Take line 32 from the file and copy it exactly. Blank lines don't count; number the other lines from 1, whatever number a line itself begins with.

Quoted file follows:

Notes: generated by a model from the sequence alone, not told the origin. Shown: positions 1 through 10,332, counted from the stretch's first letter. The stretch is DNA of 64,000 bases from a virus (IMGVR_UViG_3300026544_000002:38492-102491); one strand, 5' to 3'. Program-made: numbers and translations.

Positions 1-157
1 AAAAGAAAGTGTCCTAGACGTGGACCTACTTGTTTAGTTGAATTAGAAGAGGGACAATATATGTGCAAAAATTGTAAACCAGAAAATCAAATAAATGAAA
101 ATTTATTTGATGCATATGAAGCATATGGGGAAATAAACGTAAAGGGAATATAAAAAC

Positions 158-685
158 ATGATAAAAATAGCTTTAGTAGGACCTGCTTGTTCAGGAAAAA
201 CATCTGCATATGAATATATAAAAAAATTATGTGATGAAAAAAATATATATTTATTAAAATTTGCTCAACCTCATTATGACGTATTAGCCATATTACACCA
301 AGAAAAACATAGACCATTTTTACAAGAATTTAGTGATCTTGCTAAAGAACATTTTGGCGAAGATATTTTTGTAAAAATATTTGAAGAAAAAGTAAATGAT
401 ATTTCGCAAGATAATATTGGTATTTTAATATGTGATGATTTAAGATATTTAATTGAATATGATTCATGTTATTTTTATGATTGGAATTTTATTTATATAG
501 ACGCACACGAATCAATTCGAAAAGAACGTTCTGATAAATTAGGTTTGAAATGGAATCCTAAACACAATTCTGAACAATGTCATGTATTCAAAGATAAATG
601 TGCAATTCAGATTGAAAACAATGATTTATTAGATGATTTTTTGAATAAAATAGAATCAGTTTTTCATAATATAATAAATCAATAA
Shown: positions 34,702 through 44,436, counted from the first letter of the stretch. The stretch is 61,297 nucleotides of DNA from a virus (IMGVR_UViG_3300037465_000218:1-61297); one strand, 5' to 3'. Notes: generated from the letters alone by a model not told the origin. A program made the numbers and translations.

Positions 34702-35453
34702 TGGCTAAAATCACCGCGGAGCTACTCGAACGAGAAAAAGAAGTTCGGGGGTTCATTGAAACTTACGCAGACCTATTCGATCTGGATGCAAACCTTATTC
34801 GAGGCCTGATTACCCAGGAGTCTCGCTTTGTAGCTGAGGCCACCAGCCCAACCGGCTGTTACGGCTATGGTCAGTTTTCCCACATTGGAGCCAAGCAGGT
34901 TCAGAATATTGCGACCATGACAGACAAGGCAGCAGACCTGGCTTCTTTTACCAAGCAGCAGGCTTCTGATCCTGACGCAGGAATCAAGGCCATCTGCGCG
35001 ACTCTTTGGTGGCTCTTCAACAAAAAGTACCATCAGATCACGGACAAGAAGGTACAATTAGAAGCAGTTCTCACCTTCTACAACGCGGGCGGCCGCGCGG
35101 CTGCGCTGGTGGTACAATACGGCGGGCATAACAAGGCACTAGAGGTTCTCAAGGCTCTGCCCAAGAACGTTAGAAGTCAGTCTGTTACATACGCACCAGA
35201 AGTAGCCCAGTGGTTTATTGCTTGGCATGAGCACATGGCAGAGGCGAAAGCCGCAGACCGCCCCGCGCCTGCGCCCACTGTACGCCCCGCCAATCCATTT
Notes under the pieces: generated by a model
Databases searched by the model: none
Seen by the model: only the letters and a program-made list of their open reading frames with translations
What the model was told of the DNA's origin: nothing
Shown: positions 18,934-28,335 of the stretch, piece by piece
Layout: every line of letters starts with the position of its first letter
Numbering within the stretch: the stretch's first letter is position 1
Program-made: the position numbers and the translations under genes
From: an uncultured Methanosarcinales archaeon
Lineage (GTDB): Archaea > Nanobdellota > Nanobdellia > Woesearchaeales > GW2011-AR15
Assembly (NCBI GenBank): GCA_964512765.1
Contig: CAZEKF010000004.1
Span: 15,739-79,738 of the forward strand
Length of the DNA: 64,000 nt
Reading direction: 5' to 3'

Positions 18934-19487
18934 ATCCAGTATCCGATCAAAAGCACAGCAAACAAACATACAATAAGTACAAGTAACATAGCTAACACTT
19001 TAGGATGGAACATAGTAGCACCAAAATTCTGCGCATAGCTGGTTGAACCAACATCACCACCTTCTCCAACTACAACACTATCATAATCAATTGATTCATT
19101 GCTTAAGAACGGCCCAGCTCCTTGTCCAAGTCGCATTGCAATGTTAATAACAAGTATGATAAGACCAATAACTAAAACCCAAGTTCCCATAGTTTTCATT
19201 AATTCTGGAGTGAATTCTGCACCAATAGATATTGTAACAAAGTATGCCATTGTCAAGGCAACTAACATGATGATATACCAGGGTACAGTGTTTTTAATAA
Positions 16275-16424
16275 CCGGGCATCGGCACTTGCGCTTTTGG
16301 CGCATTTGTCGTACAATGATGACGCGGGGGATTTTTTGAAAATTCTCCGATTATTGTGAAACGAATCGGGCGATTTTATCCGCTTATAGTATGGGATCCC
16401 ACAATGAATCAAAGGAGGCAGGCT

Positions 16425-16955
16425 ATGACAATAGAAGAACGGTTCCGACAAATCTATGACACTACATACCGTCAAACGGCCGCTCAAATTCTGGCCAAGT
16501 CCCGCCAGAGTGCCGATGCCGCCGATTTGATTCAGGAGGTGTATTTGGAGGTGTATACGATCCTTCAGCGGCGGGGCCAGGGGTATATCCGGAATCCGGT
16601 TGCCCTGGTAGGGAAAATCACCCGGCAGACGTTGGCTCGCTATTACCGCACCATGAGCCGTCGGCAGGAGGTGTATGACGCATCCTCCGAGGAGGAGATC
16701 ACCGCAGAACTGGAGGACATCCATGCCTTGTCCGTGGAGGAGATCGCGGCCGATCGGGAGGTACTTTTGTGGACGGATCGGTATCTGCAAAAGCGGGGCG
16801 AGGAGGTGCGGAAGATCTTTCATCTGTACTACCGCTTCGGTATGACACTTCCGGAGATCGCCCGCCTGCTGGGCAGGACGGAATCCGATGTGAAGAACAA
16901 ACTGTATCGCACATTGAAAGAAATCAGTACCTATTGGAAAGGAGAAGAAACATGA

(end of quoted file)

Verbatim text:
Span: 15,739-79,738 of the forward strand